By Kevin O’Sullivan
It’s been a tough few months for history. In June, Diarmuid Whelan, lecturer in international politics at UCC, died at the age of just 37. The following month Peter Hart passed away in Newfoundland. And on Friday 6 August the profession lost Tony Judt, professor of European Studies at New York University, author of Post War: A History of Europe since 1945 (2005) and frequent essayist for the New York Review of Books, The New Republic, the TLS and the London Review of Books.
They left many friends, co-travellers, correspondents and discontents among history circles. Yet their work was also vitally important to a world beyond the gated communities of academia. Whelan’s searches through the Owen Sheehy-Skeffington collection in the National Library unearthed Peter Tyrrell’s Founded on Fear, a memoir of his life in Letterfrack Industrial School in the 1920s and 1930s and a vital contribution to the debate on child abuse in Ireland. The public view of Hart’s work may have, as one poster (Captain Rock) put it to Pue’s, ‘differed greatly from the academy’, but its findings and – most significantly – the debate it sparked were an important contribution to changing perceptions of Ireland and Irishness in the late 1990s. Judt’s contribution with Ill Fares the Land (2010) was a global one, but no less important to Irish society in its assertion that ‘something is profoundly wrong with the way we live today’.
It also showed what a good marriage hindsight and present politics sometimes make. Though flawed in parts, Ill Fares the Land is still the most inspirational book by a historian I’ve read in a long time. It reads – intentionally – like a call to arms for social democracy. It reflects the fears and aspirations of a man diagnosed with motor neurone’s disease in 2008 and conscious of his time on this earth. But in its eloquence and use of precedent from the recent and not-so-recent past, it also shows just what the profession has to contribute to the rebuilding of contemporary society.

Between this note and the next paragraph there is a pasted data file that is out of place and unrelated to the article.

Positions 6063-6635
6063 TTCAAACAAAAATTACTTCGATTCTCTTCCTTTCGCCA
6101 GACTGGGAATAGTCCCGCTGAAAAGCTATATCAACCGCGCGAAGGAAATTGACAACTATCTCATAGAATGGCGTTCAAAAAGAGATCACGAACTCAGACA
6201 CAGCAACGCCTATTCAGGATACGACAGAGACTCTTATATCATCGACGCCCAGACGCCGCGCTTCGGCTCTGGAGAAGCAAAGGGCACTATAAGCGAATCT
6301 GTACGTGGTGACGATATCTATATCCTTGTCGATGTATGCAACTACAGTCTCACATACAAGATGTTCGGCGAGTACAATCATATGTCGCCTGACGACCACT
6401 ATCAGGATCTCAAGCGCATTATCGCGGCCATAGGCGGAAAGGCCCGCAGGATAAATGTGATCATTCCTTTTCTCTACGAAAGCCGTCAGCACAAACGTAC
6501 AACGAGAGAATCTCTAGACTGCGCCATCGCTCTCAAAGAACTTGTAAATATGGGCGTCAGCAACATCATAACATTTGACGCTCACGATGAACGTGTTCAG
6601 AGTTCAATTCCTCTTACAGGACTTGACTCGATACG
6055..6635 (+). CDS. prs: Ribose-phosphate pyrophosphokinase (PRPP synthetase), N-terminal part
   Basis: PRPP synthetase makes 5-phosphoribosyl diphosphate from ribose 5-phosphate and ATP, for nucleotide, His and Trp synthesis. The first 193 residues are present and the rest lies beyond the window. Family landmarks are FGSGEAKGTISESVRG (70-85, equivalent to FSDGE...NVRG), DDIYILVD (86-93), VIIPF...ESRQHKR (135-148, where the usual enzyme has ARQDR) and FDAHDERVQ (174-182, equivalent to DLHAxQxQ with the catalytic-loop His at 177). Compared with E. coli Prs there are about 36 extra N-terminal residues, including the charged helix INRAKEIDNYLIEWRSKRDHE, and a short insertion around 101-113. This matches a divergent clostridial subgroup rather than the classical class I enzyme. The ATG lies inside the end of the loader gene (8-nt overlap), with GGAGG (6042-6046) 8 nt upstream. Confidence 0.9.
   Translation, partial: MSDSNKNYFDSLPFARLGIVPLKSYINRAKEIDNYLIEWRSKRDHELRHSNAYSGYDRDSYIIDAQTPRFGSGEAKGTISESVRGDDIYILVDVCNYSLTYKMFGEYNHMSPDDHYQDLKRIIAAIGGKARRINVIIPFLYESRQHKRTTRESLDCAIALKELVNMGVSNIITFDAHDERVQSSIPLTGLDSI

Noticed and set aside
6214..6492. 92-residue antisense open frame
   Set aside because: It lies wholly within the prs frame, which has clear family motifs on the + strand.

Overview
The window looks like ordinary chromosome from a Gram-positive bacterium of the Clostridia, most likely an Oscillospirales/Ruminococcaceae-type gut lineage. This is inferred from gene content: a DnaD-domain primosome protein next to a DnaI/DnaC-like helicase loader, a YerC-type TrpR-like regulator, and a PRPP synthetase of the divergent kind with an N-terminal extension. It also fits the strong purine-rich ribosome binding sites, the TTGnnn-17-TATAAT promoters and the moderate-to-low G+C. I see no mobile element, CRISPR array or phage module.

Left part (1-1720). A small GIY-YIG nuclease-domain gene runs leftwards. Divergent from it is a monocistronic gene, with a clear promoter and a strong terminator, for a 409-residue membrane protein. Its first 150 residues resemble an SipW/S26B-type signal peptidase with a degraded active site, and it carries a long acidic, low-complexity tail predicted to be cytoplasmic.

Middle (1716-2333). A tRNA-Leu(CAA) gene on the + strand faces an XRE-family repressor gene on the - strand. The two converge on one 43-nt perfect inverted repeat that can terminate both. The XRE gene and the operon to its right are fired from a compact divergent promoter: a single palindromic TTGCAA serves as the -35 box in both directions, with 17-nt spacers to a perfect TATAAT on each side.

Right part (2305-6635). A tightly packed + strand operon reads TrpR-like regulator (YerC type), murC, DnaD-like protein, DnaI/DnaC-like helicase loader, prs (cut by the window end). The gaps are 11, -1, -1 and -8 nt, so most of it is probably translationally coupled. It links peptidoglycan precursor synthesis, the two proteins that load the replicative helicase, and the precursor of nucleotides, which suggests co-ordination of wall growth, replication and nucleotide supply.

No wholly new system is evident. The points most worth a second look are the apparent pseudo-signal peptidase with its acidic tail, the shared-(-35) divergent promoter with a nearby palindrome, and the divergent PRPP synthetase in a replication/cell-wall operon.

The book begins, fittingly, with a quote from an eighteenth-century Irishman, Oliver Goldsmith: ‘Ill fares the land, to hastening ills a prey, where wealth accumulates, and men decay.’ What follows is an attack on the maladies of Western society: the dominance of neo-liberal economics and its faith in the ‘value’ of every thing; the rise and consolidation of individualism; the poverty of the Left and its inability, post-1989, to replenish the unravelling quilt of socialist doctrine; and the need for a re-generation of the values of social democracy. And it ends with a telling, and critical, admonition to link our dreams of the future to the lessons of our past.
But it is the book’s final lines that encapsulate what the best in our profession have achieved: ‘if we think we know what is wrong, we must act upon that knowledge. Philosophers, it was famously observed, have hitherto only interpreted the world in various ways; the point is to change it.’ That, for a world consumed by anti-intellectualism, fears of the same, grey philistinism, and distance from ‘real life’, is a most fitting epilogue.